brand persona apple

Mac’s brand may be defined by slick technology, sexy packaging and hands-on stores; its persona was later               addressed best through this famous ad campaign, showing a Mac as your fun, cool, trendy, reliable friend.

The publishing business can be a difficult one to navigate — particularly when you, as an artist and author, simply want to have as few barriers between your work and the world as possible. Alas, writing and publishing is undeniably a business, and making the best of it is an essential step for success.

Part of the work is tackling the seemingly never-ending job of marketing. When going about marketing, a key difference to understand is the difference between brand and persona:

Brand and Persona: Different Facets of Your Identity

Simply put, both brand and persona are tools by which you manage and deliver your identity to various external groups — readers, other authors, publication companies, the media, etc. And while both can help you accomplish goals such as promoting your work, brand and persona have more relevant differences for your purposes than similarities.

Author Persona: For More Intimate Applications

Most dictionaries define persona as a public voice or face one adopts to communicate to the public. But such definitions suggest that the persona is something separate you adopt and present as yourself. However, it may be more helpful to think of your author persona as the result of you magnifying certain aspects of your personality you wish to channel to your audience. While your persona is not a carbon copy of you, it should feature enough of you to feel natural to both you and your audience.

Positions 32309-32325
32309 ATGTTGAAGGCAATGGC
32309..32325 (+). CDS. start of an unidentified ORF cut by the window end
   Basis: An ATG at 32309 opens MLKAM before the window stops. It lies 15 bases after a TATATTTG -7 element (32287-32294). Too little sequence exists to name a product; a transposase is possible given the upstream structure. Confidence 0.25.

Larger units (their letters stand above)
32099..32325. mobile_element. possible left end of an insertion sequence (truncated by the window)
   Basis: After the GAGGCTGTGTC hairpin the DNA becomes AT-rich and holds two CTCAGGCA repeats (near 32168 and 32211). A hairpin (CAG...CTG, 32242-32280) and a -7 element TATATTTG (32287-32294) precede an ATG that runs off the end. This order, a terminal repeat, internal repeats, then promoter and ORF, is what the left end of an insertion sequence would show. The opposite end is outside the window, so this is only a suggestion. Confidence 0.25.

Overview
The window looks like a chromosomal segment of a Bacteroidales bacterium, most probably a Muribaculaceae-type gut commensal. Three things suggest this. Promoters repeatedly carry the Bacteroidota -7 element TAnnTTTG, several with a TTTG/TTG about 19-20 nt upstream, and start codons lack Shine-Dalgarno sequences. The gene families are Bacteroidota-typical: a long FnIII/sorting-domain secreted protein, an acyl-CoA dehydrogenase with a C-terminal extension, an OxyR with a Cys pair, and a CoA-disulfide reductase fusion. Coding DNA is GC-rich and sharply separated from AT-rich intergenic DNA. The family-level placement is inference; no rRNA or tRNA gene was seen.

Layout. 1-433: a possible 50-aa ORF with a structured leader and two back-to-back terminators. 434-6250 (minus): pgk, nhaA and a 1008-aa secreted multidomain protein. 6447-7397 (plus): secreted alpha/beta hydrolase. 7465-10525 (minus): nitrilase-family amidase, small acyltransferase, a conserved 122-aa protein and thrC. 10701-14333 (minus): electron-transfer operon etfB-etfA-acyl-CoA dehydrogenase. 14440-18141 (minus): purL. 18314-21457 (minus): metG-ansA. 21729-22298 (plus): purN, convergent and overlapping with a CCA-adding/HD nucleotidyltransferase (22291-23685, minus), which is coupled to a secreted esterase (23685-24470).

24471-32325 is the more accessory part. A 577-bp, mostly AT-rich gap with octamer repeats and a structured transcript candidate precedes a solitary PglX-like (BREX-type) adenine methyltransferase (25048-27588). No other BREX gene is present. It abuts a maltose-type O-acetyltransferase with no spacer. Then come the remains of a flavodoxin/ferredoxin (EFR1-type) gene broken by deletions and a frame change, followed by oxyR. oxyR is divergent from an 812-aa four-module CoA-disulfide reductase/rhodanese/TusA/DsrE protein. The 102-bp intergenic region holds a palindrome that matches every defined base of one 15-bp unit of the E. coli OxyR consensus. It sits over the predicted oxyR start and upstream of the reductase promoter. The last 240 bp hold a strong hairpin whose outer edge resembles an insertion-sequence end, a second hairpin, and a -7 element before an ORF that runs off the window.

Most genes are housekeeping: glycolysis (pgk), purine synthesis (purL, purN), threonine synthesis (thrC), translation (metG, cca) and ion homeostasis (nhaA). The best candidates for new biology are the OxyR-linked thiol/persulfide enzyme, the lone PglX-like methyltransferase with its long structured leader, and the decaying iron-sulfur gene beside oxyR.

Your persona may be a more confident, more outgoing and more open version of you – which works well for communicating with readers, book club members, and the like. Your persona is more you, and is better suited for more intimate communications that can still be marketing messages; they just seem to be personal communications.

By showing your human side, you can appeal to those looking to connect with your work in a personal way. You should strive to make your persona approachable and pleasant, and show that you care about your readers. And while you can still promote your work, make sure you still sound human.

Brand: The Business Side

Building your brand reflects a more traditional marketing feel, as you are still trying to relate with audiences but the atmosphere is less intimate. Here, you’re not necessarily trying to showcase your personality as much as you are trying to evoke a reaction and provide an expectation to the publisher or potential reader with whom you’re communicating.

Brand communications should be more polished and professional — they are more business, and less personality. Think of your brand as the name or logo that acts as a shortcut to communicate what makes your work stand out.

So tell us – how are you promoting your own brand and author persona?

Our thanks to Cheryl Williams for this guest post. Cheryl Williams is the Managing Editor of content produced for

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4 thoughts on “Brand vs. Your Author Persona: The Difference

  • September 9, 2013 at 11:55 pm

    I loved the confirmation of my own journey to figure out how to balance the two…

  • August 27, 2013 at 10:47 am

    Shari, thank you for inviting Cheryl Williams to write a guest post for Where Writers Win. From now on I will think more about my writer persona. I will associate it with who I am as a person, my personal nature, and my personality.

    As for brand, Susan Gunelius explains it very well in her book, Harry Potter as a Global Business Phenomenon. Reviews of it can be found at

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